“Ain’t nothing free, boy.”
These were the “words of wisdom” from my former step-father, given to me when I was 15 years old and, to him, living under his roof without and eating his food without pitching in. So that year, he put me to work on the dairy — shoveling manure, feeding the cows and herding them into the barn for the 5 a.m. milking.
Also that year, I got my first job — washing dishes for a locally owned seafood restaurant in East Texas. The couple who owned the joint — an elderly couple who had a staff full of 15- to 17-year-old high school students — paid us in cash to avoid taxes. I’m pretty sure I made less than minimum wage.
It was 1990 (20 years ago), and I had joined the workforce. I didn’t get paid for the farm work (unless you count the roof and the food), but the $50 or so I made each week from scrubbing dishes and recycling hushpuppies (yes, we did) meant the world to me.
And in the 10 years that followed, I held just about every job imaginable. I graduated from dishes to bagging groceries at my local Winn-Dixie when I turned 16. I had a one-week stint at a fast food chain. I spent one summer in college digging post holes for fences. I spent another summer loading 40-pound bags of dog food into a truck (my arms were never bigger).
My dad hired me and a friend one year to help the maintenance crew at an auto parts factory. I called my girlfriend long distance a lot and played poker for much of that stint.
I worked the graveyard shift for a Chevron station one year.
The next, I worked the graveyard shift as a front desk clerk at a motel. In fact, I’ve been front desk at three different hotels in my “career,” which had its perks. In 1999, my wife and I (we were merely dating then) got $15 a night at the Holiday Inn near Disney World because of my job. Not too shabby.
I waited tables at a Mexican food restaurant one semester, and in Louisiana, I was a tuxedo-pants-wearing waiter at a five-star steak and wine restaurant.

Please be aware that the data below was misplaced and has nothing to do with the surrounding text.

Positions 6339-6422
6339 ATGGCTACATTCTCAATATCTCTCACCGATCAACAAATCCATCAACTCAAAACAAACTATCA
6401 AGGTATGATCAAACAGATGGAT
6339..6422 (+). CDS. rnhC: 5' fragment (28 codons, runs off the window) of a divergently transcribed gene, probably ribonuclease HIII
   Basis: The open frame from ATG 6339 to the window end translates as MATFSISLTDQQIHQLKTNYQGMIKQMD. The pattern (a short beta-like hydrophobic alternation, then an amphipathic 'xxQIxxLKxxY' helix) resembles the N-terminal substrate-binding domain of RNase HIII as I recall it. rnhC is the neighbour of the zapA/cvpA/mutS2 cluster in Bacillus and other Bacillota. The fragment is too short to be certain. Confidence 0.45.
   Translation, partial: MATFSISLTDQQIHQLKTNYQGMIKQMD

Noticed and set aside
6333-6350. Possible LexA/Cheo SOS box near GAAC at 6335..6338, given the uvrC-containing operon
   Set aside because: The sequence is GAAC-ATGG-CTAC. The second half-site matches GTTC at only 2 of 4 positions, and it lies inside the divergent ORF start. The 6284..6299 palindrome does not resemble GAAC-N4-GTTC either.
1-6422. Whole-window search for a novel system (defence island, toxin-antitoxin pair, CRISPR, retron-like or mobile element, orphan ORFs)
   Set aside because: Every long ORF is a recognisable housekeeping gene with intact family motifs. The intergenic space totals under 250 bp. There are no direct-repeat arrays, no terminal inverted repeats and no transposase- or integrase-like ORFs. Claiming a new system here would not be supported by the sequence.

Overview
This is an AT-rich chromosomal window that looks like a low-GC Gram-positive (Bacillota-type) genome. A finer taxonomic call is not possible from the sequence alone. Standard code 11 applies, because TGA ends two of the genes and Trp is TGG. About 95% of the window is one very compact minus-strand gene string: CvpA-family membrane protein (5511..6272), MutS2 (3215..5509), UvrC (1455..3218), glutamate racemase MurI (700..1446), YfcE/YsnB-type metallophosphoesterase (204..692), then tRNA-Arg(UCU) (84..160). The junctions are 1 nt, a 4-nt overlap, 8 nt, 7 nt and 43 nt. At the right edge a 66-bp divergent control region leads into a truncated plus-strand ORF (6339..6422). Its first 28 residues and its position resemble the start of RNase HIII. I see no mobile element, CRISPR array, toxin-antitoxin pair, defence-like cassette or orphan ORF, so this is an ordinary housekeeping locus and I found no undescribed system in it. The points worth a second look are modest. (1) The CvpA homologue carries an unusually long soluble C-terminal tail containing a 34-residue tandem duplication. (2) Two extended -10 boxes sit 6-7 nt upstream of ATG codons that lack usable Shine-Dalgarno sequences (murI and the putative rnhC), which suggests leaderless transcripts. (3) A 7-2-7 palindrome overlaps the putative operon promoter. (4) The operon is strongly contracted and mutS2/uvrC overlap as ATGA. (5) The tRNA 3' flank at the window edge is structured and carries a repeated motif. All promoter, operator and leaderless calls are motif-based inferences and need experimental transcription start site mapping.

My worst job ever?
A Christmas spent working at Toys R Us. You can imagine the insanity I endured. Shoveling manure had nothing on this job.
But I worked because I had to. And I worked hard.
I was only fired once, but it had nothing to do with slacking off or anything bad. One of my hotels let me go on the last day of a semester one year because summer was a down time. I was still devastated. So I spent that summer with my weirdest job — putting together ceiling fans and lamps for a locally owned electric warehouse. I got the job two days later.
My longest era of unemployment? Two weeks — after I began my career in journalism, my wife and I moved from Dallas to Houston, and it took me two weeks to find a job. I was a sports writer in Dallas, and I was having a difficult time finding similar work in Houston. Out of desperation, I interviewed for a salesman job for a phone book company in one of the city’s suburbs.
I’m no salesman, so needless to say, I bombed the interview. On the way back to Houston, I stopped at a small weekly newspaper in another suburb to see if they had an opening. I was still wearing my suit, and when I walked in and asked for an application, the woman at the front desk asked me, “You here for the editor job?”
Without hesitation, I said yes.
Ten minutes later, I was an editor for the first time.
Funny how things work out.
I consider myself lucky that, first off, I have a job at a time when many aren’t as fortunate; and secondly, that I’m doing something I love. I value my job, and as I’ve done for the past 20 years, I put a lot of myself into it.
I’m breaking a written rule of journalism by waiting until now — near the end of this column — to get to the point, which is …
In August, The Herald will publish a four-part series on the value of a job. We’re going to look at what a job means to a family and what losing that job does to a family — both the economic and emotional impacts. We’re going to dig in to why our local government feels tax breaks are a “necessary evil” in attracting these jobs and why “jobs” are so important in local elections.
We’re also going to analyze what one single job means to our county. In preparation for this series, I’ve already learned that when an industry or company brings in new jobs, more jobs pop up around Lee County as a result. On the flip side, when an industry cuts jobs, a domino effect leads to others reducing their workforce as well.
I don’t feel like our jobs should define who we are as people, but they are certainly an important part of our lives. Many of us spend more time at work Monday through Friday then we do anywhere else (not counting time spent sleeping). And when we lose those jobs, we lose much more than a paycheck.
Between now and August, we’ll be looking for families and employers to help us with our series, so be on the lookout if you feel like your story is one worth telling.